Nutritional Impact of Phytates

http://www.youtube.com/watch?v=q8diSYYj9Kk

Synopsis By:  Julia Tyack

  1. Definitions – Digestion, Phytic acid, phytase,
  2. Literature reviews

What is digestion:

The human digestive system is a chimera.  It’s one part us, one trillion parts microbes. We supply the long, hollow tube that begins at our mouth and coils for a dozen meters or so inside our abdominal cavity until it ends at the rear. The microbial world populates the tube with enough bacteria and fungi to outnumber our own cells ten to one. 165 The average human colon contains over 800 species of microbiota and at least 7000 different strains. 166   …… Bacteria are capable of transforming indigestible, bland, and even toxic compounds into nourishing and delicious foods. With an arsenal of enzymes, microbes can break down toxins that might otherwise sicken or kill  us outright, turn simple sugars into complex nutrients, make vitamins our diets might otherwise lack (such as K2 and B12) and wage chemical warfare on would-be pathogens. All we do for them is provide a warm place to work and plenty of water.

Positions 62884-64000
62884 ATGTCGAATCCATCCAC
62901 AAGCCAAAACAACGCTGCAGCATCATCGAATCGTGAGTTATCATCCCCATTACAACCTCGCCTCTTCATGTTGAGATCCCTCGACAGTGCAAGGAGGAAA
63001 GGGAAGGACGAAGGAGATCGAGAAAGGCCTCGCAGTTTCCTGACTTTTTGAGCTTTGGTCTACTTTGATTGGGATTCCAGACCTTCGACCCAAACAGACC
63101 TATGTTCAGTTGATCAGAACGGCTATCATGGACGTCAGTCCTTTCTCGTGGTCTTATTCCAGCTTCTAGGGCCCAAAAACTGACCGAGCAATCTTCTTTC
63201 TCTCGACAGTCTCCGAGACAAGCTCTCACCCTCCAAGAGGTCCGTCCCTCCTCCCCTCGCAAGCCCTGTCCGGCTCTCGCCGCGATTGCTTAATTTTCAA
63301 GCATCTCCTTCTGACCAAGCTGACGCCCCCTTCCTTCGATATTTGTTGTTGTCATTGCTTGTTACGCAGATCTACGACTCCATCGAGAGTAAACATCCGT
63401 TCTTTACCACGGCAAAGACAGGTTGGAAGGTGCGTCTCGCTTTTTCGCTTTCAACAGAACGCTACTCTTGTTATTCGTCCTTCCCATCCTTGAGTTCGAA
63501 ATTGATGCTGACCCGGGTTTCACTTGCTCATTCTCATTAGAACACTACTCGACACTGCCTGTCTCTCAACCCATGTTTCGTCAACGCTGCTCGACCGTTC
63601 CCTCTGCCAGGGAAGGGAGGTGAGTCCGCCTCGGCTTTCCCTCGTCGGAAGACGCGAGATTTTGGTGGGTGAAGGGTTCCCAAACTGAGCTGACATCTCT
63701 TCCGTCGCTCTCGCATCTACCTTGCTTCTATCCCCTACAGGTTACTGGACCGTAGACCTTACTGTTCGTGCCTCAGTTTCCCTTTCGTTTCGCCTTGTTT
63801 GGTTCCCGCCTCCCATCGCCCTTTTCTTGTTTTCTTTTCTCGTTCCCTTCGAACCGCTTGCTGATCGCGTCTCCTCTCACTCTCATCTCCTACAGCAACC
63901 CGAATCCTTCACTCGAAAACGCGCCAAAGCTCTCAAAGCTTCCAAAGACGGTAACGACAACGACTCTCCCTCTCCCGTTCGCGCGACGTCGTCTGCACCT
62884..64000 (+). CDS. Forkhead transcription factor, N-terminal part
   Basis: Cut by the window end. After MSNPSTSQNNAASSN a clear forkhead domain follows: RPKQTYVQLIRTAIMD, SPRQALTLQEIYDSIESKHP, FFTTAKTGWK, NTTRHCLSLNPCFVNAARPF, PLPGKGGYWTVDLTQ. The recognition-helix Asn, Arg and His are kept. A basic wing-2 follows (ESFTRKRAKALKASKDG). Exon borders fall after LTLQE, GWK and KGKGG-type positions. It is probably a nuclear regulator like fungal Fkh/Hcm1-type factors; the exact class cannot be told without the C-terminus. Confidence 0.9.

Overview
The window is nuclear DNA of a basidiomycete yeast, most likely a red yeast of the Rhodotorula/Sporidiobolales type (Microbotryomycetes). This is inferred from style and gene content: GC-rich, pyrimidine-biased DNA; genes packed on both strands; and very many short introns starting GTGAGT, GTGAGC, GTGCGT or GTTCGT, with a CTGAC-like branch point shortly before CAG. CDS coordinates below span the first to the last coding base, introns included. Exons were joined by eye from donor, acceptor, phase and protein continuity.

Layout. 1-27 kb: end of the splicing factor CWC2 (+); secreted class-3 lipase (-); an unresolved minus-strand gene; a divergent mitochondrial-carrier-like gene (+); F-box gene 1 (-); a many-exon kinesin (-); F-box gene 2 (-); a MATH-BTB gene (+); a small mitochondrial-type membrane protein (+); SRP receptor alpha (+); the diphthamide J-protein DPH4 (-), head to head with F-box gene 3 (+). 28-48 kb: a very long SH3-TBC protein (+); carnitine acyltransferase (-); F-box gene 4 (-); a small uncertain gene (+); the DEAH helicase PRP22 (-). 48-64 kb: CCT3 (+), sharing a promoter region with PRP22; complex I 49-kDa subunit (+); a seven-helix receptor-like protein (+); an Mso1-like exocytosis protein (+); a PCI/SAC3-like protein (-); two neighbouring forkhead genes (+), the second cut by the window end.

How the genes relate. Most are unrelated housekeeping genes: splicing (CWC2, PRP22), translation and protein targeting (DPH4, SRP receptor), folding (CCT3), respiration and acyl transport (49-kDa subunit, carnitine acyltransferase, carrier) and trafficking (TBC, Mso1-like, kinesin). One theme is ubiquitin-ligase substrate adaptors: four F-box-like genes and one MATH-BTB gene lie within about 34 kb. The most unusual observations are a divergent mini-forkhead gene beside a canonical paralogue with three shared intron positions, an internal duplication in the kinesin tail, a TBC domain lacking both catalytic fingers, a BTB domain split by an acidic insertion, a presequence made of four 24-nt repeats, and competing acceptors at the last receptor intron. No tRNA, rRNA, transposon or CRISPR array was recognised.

An action of microbiota in combination with the emzyme Phytase in breaking down phytic acid is but one example of such digestive action.  Yeast and other microbes (such as those in sourdough) contain enzymes (called phytases) that break down phytates in the seed, freeing the zinc, calcium, magnesium and other minerals from their chemical cages.